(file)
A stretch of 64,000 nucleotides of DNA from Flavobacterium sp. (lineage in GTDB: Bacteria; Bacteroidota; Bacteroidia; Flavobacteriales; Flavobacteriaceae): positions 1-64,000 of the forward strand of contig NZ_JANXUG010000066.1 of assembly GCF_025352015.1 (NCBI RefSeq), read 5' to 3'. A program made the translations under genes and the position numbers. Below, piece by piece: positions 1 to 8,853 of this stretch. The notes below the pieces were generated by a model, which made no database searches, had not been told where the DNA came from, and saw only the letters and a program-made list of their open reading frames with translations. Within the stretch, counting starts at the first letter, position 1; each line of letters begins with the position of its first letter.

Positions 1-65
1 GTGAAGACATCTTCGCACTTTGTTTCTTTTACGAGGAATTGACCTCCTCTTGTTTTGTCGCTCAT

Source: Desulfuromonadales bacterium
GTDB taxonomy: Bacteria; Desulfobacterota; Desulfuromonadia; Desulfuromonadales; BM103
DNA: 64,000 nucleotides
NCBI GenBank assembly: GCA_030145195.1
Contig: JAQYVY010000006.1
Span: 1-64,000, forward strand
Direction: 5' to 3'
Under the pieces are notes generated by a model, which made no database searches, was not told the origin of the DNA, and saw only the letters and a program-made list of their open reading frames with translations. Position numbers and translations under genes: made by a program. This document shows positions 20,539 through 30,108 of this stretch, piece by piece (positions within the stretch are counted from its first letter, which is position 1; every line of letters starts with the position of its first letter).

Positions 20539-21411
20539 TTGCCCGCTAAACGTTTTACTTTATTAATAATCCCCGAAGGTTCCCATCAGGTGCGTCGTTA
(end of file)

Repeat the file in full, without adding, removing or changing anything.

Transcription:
A stretch of 64,000 nucleotides of DNA from Flavobacterium sp. (lineage in GTDB: Bacteria; Bacteroidota; Bacteroidia; Flavobacteriales; Flavobacteriaceae): positions 1-64,000 of the forward strand of contig NZ_JANXUG010000066.1 of assembly GCF_025352015.1 (NCBI RefSeq), read 5' to 3'. A program made the translations under genes and the position numbers. Below, piece by piece: positions 1 to 8,853 of this stretch. The notes below the pieces were generated by a model, which made no database searches, had not been told where the DNA came from, and saw only the letters and a program-made list of their open reading frames with translations. Within the stretch, counting starts at the first letter, position 1; each line of letters begins with the position of its first letter.

Positions 1-65
1 GTGAAGACATCTTCGCACTTTGTTTCTTTTACGAGGAATTGACCTCCTCTTGTTTTGTCGCTCAT

Source: Desulfuromonadales bacterium
GTDB taxonomy: Bacteria; Desulfobacterota; Desulfuromonadia; Desulfuromonadales; BM103
DNA: 64,000 nucleotides
NCBI GenBank assembly: GCA_030145195.1
Contig: JAQYVY010000006.1
Span: 1-64,000, forward strand
Direction: 5' to 3'
Under the pieces are notes generated by a model, which made no database searches, was not told the origin of the DNA, and saw only the letters and a program-made list of their open reading frames with translations. Position numbers and translations under genes: made by a program. This document shows positions 20,539 through 30,108 of this stretch, piece by piece (positions within the stretch are counted from its first letter, which is position 1; every line of letters starts with the position of its first letter).

Positions 20539-21411
20539 TTGCCCGCTAAACGTTTTACTTTATTAATAATCCCCGAAGGTTCCCATCAGGTGCGTCGTTA